Die ersten ‘iPad mini’-Reviews
In lockeren 2.5 Stunden lässt sich das vollständige Review-Feuerwerk fürs iPad mini abfeiern. Daraus im Folgenden eine Auswahl an Zitaten (sortiert nach persönlicher Leseempfehlung der kompletten Artikel), die ich für erwähnenswert halte.
The Mini feels optimized for reading. It also seems optimized for kids.
If the Mini had a retina display, I’d switch from the iPad 3 in a heartbeat. As it stands, I’m going to switch anyway. Going non-retina is a particularly bitter pill for me, but I like the iPad Mini’s size and weight so much that I’m going to swallow it.
Now, the lower-res screen isn’t sad evidence that Apple is chintzier than Google, Amazon and Barnes & Noble. It’s an inevitable result of the way the iPad’s iOS operating system works: it supports only two iPad resolutions, 1024-by-768 and 2048-by-1536. On the Mini, apps look exactly the same as they do on the identical-resolution iPad 2, only smaller.
“O.K.” is also how I’d describe the speaker system.
In the camera department, the Mini does outclass the $199 tablets
Moments after I held the iPad mini at Apple’s event in San Jose, I hurriedly wrote that it made other tablets in this class feel like toys. Perhaps I was a bit hard on the competition in the heat of the moment, but I will say that there isn’t a single product in the 7-inch tablet market that comes close to the look, feel, or build quality of the new iPad.
Though the iPad mini sports a slightly larger display than other devices in this class, its profile feels extremely lean. Sometimes too lean. The device weighs just 0.68 pounds, and it’s only 0.28 inches thick (noticeably thinner than the Nexus 7’s 0.41 inches or Fire HD’s 0.4 inches). I actually had a little trouble holding onto the device when I wasn’t using the Smart Cover due to the back being as smooth as it is, and the frame being so thin. Maybe it’s just my big hands, but I wanted a little more to grab onto. In that regard, I prefer the feel of the Nexus 7.
Minor quibbles aside, the iPad mini stands head and shoulders above the competition in terms of design, the caliber of its components, and the solidness of how it’s been built. But it also has another quality, one that’s nearly as important: the device has personality.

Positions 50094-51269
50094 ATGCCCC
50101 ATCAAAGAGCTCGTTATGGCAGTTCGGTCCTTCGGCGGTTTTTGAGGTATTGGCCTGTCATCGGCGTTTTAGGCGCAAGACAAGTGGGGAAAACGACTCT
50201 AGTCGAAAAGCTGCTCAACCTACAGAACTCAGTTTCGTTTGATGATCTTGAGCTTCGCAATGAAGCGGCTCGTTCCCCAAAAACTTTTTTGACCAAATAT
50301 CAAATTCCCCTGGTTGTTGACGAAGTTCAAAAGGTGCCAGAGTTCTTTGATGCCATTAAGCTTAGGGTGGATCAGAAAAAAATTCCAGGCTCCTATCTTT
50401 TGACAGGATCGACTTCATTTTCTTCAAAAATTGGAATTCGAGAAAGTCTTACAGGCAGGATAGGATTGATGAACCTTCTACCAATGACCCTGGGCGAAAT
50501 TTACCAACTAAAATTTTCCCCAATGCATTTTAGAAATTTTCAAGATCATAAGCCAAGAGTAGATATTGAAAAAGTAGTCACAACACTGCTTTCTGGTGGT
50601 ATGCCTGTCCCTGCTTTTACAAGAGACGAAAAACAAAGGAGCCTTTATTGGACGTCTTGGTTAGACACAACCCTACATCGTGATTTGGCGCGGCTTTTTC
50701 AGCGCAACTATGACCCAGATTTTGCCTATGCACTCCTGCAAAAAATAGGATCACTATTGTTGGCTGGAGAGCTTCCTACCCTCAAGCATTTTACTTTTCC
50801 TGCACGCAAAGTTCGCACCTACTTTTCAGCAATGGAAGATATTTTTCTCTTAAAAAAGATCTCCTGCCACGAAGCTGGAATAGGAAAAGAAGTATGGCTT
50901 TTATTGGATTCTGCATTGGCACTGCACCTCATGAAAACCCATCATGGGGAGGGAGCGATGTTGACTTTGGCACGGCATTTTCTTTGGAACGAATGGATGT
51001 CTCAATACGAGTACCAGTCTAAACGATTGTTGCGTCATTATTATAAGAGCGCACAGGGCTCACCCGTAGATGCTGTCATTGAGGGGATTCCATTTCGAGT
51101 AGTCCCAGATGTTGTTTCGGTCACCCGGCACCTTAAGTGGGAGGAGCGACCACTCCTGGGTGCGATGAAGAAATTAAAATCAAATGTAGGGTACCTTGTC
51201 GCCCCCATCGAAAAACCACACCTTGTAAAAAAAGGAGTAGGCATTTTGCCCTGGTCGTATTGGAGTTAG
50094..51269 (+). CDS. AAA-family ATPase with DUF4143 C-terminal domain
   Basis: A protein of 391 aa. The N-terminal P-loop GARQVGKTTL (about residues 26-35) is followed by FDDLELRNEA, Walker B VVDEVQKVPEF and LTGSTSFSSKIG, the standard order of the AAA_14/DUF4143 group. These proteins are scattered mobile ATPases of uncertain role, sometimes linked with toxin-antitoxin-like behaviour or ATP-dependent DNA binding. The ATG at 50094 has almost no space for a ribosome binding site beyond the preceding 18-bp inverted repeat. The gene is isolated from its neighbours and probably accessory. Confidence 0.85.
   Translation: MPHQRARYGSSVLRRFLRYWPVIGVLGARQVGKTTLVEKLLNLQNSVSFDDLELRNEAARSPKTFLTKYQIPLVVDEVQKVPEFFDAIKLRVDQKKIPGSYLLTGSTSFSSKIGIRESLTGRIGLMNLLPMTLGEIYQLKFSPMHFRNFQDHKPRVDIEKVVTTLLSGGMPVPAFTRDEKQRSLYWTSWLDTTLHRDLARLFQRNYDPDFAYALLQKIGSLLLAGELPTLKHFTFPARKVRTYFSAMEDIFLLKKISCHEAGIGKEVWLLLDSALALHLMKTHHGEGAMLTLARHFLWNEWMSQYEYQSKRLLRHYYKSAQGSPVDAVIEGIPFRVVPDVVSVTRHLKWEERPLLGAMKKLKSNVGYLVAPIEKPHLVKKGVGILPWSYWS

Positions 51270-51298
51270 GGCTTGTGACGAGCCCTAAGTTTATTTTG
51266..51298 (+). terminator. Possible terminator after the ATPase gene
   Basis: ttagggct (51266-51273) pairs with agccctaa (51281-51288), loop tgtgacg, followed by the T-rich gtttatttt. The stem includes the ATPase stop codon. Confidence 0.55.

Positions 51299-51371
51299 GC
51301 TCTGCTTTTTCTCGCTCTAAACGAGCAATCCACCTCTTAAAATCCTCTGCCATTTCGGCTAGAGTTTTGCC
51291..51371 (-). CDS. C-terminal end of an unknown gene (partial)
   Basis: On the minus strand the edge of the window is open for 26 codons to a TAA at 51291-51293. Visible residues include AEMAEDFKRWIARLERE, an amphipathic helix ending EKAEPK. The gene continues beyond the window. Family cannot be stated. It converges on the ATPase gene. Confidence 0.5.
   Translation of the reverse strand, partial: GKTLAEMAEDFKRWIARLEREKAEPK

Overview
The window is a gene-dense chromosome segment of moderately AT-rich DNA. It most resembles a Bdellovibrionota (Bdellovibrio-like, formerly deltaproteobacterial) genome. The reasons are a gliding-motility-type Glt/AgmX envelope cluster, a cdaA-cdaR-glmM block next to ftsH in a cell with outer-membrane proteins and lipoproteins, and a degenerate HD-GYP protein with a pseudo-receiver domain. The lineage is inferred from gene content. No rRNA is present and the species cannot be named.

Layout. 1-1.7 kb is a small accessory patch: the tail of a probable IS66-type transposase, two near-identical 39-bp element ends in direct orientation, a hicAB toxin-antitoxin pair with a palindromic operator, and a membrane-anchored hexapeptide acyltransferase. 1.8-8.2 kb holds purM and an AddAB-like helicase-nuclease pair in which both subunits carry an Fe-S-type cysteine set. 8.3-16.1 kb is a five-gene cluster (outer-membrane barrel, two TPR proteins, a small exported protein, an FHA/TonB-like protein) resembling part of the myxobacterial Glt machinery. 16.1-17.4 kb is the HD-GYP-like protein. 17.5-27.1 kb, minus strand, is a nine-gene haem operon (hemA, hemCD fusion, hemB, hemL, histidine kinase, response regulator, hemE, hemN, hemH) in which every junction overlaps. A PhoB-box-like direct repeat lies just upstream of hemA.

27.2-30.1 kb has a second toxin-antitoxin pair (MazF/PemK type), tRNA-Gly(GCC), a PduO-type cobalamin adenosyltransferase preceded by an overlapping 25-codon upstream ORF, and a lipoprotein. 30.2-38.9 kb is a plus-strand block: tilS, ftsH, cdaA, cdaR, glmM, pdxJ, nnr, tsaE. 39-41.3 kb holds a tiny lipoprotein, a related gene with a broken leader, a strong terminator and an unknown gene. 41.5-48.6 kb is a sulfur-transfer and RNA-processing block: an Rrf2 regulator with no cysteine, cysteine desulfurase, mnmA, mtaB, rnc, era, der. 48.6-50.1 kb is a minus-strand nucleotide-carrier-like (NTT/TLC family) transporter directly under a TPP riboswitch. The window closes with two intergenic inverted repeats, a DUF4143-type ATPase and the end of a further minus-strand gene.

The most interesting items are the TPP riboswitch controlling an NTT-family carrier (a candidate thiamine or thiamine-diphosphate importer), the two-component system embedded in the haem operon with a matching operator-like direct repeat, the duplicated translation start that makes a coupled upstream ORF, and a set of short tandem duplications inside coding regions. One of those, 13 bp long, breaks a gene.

It’s easy to become used to how vast and impressive the library is for the iPad, but using the mini reminded me of just how right Apple got this part of their ecosystem. Compared to the Nexus 7 or the Fire HD… well, there is no comparison.
And it does raise the floor here. There’s no tablet in this size range that’s as beautifully constructed, works as flawlessly, or has such an incredible software selection. Would I prefer a higher-res display? Certainly. Would I trade it for the app selection or hardware design? For the consistency and smoothness of its software, or reliability of its battery? Absolutely not. And as someone who’s been living with (and loving) Google’s Nexus 7 tablet for a few months, I don’t say that lightly.
Apps do load more slowly but most are still up and running within a second or two and when it comes to general web surfing tasks the iPad mini easily kept up with our taps and swipes. So, perhaps not the greatest performance in the Apple lineup, but there is one place where it bests the rest: battery life. [...] In our standard battery run-down test, which entails looping a video with WiFi enabled and a fixed display brightness, the iPad mini managed an astounding 12 hours and 43 minutes.
It’s [Smart Cover] still attached magnetically, but where the 10-inch model will immediately snap into the perfect placement every time, we found the mini cover just as eager to attach either too high or too low. It requires a little more precision. Hardly a deal-breaker (how often are you removing your Smart Cover?) but a bit of an annoyance.